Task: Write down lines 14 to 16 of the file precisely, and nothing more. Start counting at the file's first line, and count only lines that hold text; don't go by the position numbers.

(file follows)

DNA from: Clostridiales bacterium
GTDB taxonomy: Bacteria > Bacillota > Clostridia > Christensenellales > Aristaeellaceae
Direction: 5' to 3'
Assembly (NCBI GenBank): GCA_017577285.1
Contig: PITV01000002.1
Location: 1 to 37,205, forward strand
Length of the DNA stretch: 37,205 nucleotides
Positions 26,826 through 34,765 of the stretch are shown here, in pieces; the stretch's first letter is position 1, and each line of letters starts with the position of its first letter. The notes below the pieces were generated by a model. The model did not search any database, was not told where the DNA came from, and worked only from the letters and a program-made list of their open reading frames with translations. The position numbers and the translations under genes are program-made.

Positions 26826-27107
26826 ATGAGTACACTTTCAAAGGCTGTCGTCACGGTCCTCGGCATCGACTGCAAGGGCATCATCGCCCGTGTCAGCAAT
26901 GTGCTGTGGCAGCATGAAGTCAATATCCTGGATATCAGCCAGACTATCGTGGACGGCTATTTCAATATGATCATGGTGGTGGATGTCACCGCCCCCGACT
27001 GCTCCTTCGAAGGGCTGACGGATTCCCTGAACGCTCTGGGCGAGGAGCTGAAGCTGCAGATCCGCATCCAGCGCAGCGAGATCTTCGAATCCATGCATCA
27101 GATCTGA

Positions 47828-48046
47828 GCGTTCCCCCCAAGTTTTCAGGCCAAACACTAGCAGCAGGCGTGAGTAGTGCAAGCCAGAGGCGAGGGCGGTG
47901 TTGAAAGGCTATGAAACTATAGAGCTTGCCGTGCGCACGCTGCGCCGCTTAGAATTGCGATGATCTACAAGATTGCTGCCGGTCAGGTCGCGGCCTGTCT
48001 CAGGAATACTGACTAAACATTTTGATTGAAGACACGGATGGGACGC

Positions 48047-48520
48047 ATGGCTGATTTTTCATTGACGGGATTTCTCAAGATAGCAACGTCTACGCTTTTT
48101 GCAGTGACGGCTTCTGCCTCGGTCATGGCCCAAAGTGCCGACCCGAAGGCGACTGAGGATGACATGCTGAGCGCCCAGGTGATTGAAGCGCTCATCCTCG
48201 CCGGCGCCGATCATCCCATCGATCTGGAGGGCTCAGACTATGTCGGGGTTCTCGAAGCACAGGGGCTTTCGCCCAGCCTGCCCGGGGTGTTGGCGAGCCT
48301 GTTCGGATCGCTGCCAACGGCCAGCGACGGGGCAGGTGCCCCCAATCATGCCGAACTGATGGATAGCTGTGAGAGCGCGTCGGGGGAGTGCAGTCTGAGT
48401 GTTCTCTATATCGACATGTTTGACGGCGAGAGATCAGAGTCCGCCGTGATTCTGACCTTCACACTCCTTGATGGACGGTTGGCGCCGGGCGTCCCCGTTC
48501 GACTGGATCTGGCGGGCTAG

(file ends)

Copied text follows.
Positions 47828-48046
47828 GCGTTCCCCCCAAGTTTTCAGGCCAAACACTAGCAGCAGGCGTGAGTAGTGCAAGCCAGAGGCGAGGGCGGTG
47901 TTGAAAGGCTATGAAACTATAGAGCTTGCCGTGCGCACGCTGCGCCGCTTAGAATTGCGATGATCTACAAGATTGCTGCCGGTCAGGTCGCGGCCTGTCT